Motorola is in no mood to rock the boat. Motos are moving off shelves at a respectable pace in North America where phone buyers (especially those buying unlocked phones), are starting to recognize the company’s affordable, but very usable Android phones. The sixth Moto G was shown off earlier this spring, and now its time for the main attraction: the Moto Z3 Play.
The Z3 Play has a few new notable features, but it’s mostly the exact kind of upgrade you’d expect from last year’s Z2 Play. For you spec hounds, it has a Snapdragon 636 processor that Motorola says is about 30 percent faster than the Z2’s 626, an extra gigabyte of RAM (giving it a grand total of 4 GB), and the new Android Oreo (8.1). Battery life should remain around a day and file storage is still 32GB, though you can still upgrade it with a MicroSD card.
Can You Spot the Differences?
Spotting the design in phones is sometimes like examining a Where’s Waldo book, but there are some visible differences between the Z2 and Z3 Play. Motorola has added more microphones, two of which you’ll notice on the bottom of the phone’s face. They’ll let you talk to Google Assistant and Alexa from far away, and help cancel noise out when you’re talking on the phone. The rear of the phone is also covered in Gorilla Glass, though aluminum still adorns the edges.
It also did away with its front-facing fingerprint sensor in favor of new positioning on the right side. I haven’t held the phone yet, but this side positioning worked decently well on older Sony Xperia phones that used it.
The reason that fingerprint sensor had to move is simple: Motorola wanted more screen space, but didn’t want to make its phone bigger. The display now stretches 6 full inches diagonal, with slightly more pixels than before (2,160 x 1,080). Competing phones pack more pixels these days, but the HD AMOLED screen on last year’s Z2 looked plenty beautiful and clear. It’s a good bet that the Z3 Play will, too.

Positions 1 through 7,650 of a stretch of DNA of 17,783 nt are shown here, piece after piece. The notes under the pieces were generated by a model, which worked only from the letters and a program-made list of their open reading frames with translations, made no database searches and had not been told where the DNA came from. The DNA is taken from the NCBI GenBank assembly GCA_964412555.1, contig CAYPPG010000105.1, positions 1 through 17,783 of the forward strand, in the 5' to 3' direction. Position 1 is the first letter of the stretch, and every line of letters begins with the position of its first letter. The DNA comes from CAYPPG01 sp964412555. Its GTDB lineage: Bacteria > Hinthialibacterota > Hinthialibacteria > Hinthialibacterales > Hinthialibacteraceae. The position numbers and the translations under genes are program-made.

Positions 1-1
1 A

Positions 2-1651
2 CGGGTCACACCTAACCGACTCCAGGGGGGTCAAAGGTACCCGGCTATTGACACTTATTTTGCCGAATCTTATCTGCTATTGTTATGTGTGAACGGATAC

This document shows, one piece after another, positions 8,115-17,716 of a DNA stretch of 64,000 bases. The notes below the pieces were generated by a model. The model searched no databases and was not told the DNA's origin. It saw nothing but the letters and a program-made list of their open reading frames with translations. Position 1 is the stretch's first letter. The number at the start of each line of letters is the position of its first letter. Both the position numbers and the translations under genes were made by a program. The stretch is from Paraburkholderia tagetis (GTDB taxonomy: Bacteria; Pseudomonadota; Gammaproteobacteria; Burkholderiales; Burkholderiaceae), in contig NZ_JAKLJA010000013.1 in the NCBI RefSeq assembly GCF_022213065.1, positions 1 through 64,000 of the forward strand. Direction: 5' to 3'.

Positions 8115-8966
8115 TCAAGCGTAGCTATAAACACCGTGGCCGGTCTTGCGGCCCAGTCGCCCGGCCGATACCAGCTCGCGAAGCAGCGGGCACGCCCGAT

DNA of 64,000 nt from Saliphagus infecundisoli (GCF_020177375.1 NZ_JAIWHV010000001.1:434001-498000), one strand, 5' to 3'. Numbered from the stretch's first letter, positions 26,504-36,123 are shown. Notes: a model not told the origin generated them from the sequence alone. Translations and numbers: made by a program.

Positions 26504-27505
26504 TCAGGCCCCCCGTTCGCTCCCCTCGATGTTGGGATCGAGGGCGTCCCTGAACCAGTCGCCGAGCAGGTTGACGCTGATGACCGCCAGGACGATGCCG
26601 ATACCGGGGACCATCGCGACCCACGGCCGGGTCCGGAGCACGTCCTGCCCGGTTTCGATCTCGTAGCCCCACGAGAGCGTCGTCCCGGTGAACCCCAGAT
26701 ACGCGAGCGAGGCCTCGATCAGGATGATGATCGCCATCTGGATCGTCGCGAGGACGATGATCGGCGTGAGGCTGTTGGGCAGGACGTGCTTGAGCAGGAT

To appease fans of its handy fingerprint sensor gestures on previous Z phones, Moto has crafted an on-screen gesture slider on the bottom of the screen that will let pro users save some real estate. There’s also an odd feature that lets you animate parts of your photos and save them as .gif files for maximum meme-ability. In the demo we saw, the feature wasn’t enthralling, but we’re hoping it will work better in the real world. Regardless, the 12-megapixel rear camera does have some minor upgrades from last year and the selfie cam has gotten a boost from 5 to 8 megapixels. Google Lens also replaces some of Moto’s similar image-recognition features in the camera app.
There’s still no headphone jack on the Z3, though Motorola will include an adapter in the box. It’s also not waterproof, just splashproof, but Moto reps assured me it should be able to handle an accidental toilet drop, if that’s your chief worry.
A Mod Monopoly
Motorola isn’t giving up on its Moto Mods. The useful modular magnetic snap-on accessories that previous Z phones have built their names around are still supported and may be pushed harder than ever with new bundles. You can browse the Moto Mods here, but to give you an idea, there are Mods that add a zoom camera, a projector, let you talk to Alexa, or even print pictures. Most helpful of all are the extra battery packs, which can boost your battery capacity when you slap them on.
The Moto Z3 Play will start with a $500 price tag and come with a Moto Power Pack Mod included. It’ll be available unlocked, ready to work on any of the four major U.S. wireless carriers when it ships later in the summer.